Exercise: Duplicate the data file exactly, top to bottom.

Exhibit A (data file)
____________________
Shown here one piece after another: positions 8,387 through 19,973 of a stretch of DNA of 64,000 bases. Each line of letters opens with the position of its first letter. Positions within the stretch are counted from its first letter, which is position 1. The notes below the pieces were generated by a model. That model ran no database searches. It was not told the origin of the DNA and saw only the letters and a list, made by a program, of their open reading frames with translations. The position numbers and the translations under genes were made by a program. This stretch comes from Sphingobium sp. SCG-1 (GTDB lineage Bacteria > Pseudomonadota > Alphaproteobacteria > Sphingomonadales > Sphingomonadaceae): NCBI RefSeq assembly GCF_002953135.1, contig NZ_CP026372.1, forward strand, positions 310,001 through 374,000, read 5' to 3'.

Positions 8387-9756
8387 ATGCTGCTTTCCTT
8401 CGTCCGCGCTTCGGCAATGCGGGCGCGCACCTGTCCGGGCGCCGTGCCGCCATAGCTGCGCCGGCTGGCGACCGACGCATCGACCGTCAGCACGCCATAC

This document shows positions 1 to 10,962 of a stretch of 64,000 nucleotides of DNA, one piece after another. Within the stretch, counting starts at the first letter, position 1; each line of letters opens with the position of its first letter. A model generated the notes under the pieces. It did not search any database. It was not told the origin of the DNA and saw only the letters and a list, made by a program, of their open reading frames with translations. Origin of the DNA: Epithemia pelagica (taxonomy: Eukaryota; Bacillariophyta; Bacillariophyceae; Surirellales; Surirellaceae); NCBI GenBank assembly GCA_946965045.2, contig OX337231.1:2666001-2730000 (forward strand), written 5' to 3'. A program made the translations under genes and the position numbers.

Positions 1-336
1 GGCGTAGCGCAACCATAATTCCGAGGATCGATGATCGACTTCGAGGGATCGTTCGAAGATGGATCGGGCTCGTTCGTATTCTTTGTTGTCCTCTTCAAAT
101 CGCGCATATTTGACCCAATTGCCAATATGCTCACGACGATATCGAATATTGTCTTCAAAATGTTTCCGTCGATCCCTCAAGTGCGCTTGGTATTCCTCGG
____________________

Shown here one piece after another: positions 8,387 through 19,973 of a stretch of DNA of 64,000 bases. Each line of letters opens with the position of its first letter. Positions within the stretch are counted from its first letter, which is position 1. The notes below the pieces were generated by a model. That model ran no database searches. It was not told the origin of the DNA and saw only the letters and a list, made by a program, of their open reading frames with translations. The position numbers and the translations under genes were made by a program. This stretch comes from Sphingobium sp. SCG-1 (GTDB lineage Bacteria > Pseudomonadota > Alphaproteobacteria > Sphingomonadales > Sphingomonadaceae): NCBI RefSeq assembly GCF_002953135.1, contig NZ_CP026372.1, forward strand, positions 310,001 through 374,000, read 5' to 3'.

Positions 8387-9756
8387 ATGCTGCTTTCCTT
8401 CGTCCGCGCTTCGGCAATGCGGGCGCGCACCTGTCCGGGCGCCGTGCCGCCATAGCTGCGCCGGCTGGCGACCGACGCATCGACCGTCAGCACGCCATAC

This document shows positions 1 to 10,962 of a stretch of 64,000 nucleotides of DNA, one piece after another. Within the stretch, counting starts at the first letter, position 1; each line of letters opens with the position of its first letter. A model generated the notes under the pieces. It did not search any database. It was not told the origin of the DNA and saw only the letters and a list, made by a program, of their open reading frames with translations. Origin of the DNA: Epithemia pelagica (taxonomy: Eukaryota; Bacillariophyta; Bacillariophyceae; Surirellales; Surirellaceae); NCBI GenBank assembly GCA_946965045.2, contig OX337231.1:2666001-2730000 (forward strand), written 5' to 3'. A program made the translations under genes and the position numbers.

Positions 1-336
1 GGCGTAGCGCAACCATAATTCCGAGGATCGATGATCGACTTCGAGGGATCGTTCGAAGATGGATCGGGCTCGTTCGTATTCTTTGTTGTCCTCTTCAAAT
101 CGCGCATATTTGACCCAATTGCCAATATGCTCACGACGATATCGAATATTGTCTTCAAAATGTTTCCGTCGATCCCTCAAGTGCGCTTGGTATTCCTCGG